Historical medical staff models are under pressure to change, Peter Angood, MD. says on the heels of the New York Times opinion piece.
For generations, the health care industry was built upon many historical structures and processes. Among them was the given that hospital physicians were in control of care decisions.
Nowadays, the focus is on the bottom line. So change in an evolving system is needed to still deliver quality care, says Peter Angood, MD, president and CEO of the American Association for Physician Leadership.
“The historical medical staff models and their interface to hospitals and health systems is complex, and now one of those interfaces that are under increased pressure to evolve and change,” Angood says.
Angood's comments come on the heels of an Oct. 10 op-ed in the New York Times, in which Sandeep Jauhar, MD, laments “the gradual loss of autonomy by physicians.”
A generation ago, physician leaders ran most hospitals, and medical staff offices commanded great influence over how care was delivered, Jaquar writes in the Times’ op-ed. Today, less than 5 percent of America’s roughly 6,500 hospitals are run by chief executives with medical training.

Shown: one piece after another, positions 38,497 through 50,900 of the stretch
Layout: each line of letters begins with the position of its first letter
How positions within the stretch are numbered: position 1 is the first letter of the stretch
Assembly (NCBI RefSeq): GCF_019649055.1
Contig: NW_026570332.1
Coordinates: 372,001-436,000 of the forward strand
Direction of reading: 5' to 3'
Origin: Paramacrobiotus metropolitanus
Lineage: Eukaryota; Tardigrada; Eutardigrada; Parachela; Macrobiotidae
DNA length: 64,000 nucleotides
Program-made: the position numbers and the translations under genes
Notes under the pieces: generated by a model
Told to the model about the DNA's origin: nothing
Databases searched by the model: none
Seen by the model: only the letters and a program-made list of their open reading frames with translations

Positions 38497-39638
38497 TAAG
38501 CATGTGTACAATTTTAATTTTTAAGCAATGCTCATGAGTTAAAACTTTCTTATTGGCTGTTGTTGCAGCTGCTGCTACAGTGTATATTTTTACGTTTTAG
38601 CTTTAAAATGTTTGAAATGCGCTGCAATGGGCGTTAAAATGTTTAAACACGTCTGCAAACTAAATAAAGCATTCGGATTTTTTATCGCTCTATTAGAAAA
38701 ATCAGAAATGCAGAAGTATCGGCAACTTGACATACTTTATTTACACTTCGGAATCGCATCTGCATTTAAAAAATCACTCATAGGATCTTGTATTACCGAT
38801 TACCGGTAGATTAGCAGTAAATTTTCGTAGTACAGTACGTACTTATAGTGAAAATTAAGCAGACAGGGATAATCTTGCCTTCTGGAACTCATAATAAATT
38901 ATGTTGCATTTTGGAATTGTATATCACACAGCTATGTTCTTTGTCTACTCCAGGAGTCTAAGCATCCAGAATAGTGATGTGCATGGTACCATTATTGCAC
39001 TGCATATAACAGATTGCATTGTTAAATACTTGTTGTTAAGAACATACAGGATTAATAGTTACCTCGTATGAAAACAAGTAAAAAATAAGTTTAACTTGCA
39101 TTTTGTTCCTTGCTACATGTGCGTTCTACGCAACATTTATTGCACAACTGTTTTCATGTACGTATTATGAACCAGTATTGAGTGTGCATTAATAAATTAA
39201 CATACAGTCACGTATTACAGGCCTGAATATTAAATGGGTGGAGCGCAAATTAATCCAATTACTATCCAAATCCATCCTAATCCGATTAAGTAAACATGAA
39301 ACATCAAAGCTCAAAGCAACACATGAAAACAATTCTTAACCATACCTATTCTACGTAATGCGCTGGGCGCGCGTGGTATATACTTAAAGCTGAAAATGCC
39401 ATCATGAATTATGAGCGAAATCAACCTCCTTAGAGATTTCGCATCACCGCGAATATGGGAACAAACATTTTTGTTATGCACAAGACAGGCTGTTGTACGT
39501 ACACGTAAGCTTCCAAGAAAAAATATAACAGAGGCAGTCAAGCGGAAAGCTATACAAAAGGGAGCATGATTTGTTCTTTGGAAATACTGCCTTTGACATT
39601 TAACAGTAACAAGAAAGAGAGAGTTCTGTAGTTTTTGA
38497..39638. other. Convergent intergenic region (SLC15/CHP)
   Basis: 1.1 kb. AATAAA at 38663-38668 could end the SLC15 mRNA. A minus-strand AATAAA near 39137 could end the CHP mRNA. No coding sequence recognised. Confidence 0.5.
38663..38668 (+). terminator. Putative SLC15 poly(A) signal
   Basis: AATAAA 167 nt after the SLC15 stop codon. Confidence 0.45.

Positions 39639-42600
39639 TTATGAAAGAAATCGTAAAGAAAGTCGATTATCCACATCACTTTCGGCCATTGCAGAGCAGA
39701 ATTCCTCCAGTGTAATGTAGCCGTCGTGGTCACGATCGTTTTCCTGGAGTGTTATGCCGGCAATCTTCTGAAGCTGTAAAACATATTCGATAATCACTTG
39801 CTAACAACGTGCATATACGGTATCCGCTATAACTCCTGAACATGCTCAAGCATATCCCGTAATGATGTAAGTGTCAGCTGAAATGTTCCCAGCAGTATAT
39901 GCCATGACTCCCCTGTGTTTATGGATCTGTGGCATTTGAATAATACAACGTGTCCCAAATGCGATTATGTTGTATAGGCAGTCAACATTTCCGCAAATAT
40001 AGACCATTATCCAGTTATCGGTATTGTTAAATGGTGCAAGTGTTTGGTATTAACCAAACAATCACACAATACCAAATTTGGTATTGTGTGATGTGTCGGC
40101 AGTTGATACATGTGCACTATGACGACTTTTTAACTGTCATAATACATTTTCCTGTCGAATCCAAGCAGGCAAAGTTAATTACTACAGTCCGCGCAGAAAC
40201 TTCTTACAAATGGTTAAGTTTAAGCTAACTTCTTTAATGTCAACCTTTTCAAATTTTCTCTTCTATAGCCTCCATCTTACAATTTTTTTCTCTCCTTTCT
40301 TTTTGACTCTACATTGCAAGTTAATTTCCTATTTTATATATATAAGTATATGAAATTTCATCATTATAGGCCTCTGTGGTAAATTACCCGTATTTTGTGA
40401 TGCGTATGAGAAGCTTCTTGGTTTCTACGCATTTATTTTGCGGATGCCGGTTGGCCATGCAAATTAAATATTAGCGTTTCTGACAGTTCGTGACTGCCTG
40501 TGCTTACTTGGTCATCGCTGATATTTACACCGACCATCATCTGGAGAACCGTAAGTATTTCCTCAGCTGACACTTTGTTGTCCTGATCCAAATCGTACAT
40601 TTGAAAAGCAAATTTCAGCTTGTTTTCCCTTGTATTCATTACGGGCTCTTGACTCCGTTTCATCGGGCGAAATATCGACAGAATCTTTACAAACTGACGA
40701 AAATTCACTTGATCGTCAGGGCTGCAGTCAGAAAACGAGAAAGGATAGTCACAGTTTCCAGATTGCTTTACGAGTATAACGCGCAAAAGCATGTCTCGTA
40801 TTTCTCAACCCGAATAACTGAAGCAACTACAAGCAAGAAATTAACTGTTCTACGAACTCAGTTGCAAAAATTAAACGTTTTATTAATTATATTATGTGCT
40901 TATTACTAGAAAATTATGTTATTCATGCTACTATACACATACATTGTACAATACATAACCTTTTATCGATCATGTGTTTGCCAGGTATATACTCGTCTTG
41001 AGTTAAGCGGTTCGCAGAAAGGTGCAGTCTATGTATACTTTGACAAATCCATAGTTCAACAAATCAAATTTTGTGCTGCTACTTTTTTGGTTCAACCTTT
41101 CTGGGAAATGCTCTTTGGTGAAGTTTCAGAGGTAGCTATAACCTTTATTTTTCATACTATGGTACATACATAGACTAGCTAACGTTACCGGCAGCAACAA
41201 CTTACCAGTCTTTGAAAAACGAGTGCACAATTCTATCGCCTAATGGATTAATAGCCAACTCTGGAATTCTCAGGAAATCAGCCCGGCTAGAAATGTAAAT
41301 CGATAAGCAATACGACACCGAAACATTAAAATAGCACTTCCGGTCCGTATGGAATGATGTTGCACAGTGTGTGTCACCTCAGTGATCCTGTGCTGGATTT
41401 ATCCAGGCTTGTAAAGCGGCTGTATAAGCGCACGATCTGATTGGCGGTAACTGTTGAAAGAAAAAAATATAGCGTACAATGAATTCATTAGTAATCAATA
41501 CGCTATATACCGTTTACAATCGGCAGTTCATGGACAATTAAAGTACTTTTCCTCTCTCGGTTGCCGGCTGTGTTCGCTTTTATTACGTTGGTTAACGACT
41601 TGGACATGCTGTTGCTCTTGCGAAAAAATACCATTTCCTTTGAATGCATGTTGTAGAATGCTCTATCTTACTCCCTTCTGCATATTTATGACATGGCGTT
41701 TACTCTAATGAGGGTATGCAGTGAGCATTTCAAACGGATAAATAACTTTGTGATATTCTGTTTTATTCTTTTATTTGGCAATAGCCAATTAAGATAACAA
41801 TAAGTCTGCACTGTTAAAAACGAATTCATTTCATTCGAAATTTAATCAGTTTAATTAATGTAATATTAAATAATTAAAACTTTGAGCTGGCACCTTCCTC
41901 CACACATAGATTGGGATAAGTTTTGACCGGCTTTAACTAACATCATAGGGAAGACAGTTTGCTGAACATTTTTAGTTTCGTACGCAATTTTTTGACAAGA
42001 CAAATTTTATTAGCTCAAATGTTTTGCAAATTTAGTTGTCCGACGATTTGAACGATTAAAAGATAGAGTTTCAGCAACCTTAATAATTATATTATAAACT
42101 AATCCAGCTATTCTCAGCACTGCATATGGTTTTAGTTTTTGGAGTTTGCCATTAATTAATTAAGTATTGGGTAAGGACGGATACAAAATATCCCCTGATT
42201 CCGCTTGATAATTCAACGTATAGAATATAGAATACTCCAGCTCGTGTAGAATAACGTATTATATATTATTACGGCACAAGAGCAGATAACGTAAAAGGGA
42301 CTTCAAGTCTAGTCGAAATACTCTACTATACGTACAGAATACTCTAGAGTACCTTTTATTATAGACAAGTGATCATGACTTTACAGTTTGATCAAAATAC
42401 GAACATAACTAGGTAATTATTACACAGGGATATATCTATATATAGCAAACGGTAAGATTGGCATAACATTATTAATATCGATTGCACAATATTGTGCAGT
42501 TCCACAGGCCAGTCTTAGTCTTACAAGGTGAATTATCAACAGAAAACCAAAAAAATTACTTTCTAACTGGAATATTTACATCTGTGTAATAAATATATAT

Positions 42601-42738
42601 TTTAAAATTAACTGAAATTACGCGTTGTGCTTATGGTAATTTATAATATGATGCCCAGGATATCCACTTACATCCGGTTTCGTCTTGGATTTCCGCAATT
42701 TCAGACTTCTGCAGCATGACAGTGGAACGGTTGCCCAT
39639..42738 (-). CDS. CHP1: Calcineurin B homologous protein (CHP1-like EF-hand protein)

“Independent practices are also disappearing, as hospitals buy them up and put doctors on salary,” writes Jauhar, a cardiologist and author of the book, Doctored: The Disillusionment of an American Physician. “The result for many physicians is the feeling that they are pawns of a big organization that does not want to hear, let alone act on, their concerns.”
Yet, Jauhar asserts, “when day-to-day decision-making is done by people with clinical training, it appears that patients do benefit.”
Angood affirms that physicians in leadership roles and CEO roles demonstrate positive impacts on organizational performance.
“That is why so many systems are especially seeking physicians for these top roles,” he says.
In the article, Jauhar focuses on Tulare Regional Medical Care, a troubled, small community hospital in California, where the board voted to “terminate the elected leaders of its medical staff office” and appointed a new one "without an election."
Angood says the case emphasizes the health care industry’s increasing complexity.
“This is an important example because it highlights the depth of change that is required for effective physician engagement, effective physician leadership, and successful, high-performing health systems that deliver quality safety, efficiency and value,” Angood says.